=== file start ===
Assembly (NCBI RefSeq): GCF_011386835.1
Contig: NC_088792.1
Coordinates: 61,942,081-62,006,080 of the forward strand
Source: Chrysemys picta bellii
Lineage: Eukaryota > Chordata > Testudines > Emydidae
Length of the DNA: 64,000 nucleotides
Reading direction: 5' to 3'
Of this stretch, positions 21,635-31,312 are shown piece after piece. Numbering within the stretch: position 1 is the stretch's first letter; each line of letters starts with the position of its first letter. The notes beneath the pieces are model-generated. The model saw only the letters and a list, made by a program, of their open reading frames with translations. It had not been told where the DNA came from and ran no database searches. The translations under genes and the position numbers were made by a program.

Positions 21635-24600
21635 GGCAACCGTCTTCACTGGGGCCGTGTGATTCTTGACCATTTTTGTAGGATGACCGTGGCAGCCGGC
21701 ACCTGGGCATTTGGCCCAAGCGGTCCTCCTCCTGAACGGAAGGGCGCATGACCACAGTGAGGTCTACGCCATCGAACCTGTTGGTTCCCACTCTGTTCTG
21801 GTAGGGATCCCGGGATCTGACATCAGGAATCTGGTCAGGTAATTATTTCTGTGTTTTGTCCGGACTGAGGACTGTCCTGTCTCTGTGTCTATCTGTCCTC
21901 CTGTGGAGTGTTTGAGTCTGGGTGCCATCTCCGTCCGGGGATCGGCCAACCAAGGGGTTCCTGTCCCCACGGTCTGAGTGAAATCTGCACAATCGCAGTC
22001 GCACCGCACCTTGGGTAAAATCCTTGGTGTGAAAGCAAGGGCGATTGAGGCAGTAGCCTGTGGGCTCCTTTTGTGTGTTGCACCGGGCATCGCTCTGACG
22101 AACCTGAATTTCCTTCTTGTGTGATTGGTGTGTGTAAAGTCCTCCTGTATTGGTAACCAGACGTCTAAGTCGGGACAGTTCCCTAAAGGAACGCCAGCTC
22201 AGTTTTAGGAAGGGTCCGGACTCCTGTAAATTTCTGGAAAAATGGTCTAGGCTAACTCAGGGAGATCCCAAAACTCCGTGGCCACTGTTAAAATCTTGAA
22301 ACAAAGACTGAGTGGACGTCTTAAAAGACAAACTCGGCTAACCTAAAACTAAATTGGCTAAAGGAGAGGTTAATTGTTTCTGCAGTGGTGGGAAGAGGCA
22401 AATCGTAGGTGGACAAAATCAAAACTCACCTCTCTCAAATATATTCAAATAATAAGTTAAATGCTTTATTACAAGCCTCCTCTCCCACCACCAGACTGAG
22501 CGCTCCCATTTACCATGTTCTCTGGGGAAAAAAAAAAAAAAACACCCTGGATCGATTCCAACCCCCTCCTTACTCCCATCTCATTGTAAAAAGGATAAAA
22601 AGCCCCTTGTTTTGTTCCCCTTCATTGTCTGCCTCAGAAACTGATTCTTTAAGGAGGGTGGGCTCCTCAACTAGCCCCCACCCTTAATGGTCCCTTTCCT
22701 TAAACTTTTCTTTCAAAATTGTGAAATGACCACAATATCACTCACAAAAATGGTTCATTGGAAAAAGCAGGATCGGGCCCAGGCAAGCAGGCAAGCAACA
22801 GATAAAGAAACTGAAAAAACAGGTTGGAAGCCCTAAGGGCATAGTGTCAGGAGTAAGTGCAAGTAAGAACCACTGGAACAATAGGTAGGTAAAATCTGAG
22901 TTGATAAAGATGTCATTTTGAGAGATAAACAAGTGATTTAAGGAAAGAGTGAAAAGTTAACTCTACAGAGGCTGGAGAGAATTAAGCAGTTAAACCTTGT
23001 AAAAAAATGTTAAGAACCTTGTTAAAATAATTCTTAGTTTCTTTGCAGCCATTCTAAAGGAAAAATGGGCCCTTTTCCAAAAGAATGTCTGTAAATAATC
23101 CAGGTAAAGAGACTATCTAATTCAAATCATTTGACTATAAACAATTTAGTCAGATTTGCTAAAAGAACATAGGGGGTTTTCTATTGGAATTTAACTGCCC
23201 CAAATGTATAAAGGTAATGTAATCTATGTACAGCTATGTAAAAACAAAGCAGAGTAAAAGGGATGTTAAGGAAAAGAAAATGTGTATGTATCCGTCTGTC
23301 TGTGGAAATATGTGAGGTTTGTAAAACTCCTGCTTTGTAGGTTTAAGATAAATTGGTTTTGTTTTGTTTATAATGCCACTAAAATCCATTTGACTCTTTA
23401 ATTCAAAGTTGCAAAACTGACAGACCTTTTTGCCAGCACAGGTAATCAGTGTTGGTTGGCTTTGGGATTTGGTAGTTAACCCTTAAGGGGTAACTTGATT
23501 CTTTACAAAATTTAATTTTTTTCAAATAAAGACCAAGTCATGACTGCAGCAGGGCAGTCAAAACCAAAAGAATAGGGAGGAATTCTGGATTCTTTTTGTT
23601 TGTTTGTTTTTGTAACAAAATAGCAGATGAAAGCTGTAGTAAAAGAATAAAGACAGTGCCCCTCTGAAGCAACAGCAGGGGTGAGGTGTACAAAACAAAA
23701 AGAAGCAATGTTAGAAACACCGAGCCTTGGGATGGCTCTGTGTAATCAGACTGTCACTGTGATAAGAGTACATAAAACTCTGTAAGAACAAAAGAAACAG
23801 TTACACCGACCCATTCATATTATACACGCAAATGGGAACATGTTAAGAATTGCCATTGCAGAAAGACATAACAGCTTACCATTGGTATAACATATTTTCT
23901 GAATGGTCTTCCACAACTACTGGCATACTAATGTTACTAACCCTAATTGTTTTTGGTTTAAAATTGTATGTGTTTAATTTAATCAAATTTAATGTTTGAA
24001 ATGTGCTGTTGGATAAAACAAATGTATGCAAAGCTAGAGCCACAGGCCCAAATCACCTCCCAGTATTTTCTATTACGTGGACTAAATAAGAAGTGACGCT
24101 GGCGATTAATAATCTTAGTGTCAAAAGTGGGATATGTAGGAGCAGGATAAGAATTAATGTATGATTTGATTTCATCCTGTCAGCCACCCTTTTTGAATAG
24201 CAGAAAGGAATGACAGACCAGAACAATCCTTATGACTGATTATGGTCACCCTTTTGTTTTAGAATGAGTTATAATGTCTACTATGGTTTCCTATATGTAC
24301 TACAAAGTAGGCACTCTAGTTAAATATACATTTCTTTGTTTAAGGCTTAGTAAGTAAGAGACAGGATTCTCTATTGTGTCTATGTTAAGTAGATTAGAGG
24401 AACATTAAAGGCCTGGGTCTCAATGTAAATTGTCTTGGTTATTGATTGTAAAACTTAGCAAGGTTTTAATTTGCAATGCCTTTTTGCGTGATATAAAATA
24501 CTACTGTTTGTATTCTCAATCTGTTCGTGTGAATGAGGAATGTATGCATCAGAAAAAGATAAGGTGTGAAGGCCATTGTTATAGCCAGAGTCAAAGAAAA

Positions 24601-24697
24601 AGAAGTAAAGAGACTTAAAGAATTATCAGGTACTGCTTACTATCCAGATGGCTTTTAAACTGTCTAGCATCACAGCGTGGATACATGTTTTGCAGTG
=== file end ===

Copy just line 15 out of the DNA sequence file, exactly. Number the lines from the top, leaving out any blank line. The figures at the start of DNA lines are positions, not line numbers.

22101 AACCTGAATTTCCTTCTTGTGTGATTGGTGTGTGTAAAGTCCTCCTGTATTGGTAACCAGACGTCTAAGTCGGGACAGTTCCCTAAAGGAACGCCAGCTC